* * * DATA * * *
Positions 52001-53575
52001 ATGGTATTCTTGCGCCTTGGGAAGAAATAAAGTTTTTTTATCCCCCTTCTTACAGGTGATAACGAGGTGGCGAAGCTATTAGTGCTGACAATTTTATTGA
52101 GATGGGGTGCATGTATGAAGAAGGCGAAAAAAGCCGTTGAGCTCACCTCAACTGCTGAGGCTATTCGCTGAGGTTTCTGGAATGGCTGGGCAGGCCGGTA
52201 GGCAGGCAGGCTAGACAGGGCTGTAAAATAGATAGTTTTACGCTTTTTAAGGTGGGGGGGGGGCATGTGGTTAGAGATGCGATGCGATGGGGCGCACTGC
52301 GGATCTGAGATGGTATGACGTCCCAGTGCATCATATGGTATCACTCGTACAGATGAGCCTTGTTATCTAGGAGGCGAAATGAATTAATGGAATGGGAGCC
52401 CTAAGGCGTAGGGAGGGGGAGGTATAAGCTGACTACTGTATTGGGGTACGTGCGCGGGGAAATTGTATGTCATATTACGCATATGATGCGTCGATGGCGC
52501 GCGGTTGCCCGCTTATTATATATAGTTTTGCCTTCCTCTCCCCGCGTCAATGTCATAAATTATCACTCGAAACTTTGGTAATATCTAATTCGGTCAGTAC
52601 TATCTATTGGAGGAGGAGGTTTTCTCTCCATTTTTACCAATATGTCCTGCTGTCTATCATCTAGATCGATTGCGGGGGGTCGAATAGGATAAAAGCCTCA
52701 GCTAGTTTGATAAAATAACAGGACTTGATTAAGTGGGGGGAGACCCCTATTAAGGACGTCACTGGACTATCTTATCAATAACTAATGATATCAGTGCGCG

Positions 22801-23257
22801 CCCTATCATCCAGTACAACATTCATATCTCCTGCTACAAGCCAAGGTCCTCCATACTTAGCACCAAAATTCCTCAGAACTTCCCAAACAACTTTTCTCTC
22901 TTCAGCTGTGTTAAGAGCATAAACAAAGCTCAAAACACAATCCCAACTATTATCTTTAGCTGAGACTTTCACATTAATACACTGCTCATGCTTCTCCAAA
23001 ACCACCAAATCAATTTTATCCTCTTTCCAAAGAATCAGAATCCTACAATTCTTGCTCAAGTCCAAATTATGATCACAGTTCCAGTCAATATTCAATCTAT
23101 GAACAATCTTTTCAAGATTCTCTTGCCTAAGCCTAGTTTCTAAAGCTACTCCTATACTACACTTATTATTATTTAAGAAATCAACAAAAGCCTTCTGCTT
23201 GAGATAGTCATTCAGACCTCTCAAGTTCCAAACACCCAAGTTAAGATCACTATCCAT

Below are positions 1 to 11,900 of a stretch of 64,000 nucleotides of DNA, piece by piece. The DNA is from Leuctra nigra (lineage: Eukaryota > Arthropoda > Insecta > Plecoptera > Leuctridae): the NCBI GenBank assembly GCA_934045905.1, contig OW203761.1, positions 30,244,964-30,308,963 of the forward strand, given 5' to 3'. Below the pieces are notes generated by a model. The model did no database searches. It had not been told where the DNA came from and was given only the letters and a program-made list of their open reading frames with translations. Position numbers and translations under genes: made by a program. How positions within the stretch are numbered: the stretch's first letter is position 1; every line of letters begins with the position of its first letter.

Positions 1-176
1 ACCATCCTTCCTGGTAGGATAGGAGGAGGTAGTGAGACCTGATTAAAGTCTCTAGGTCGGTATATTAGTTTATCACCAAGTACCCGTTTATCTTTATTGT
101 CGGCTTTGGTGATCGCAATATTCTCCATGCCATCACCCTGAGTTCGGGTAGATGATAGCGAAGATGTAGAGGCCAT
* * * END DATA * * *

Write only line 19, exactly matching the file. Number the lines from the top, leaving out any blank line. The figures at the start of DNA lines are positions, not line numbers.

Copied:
101 CGGCTTTGGTGATCGCAATATTCTCCATGCCATCACCCTGAGTTCGGGTAGATGATAGCGAAGATGTAGAGGCCAT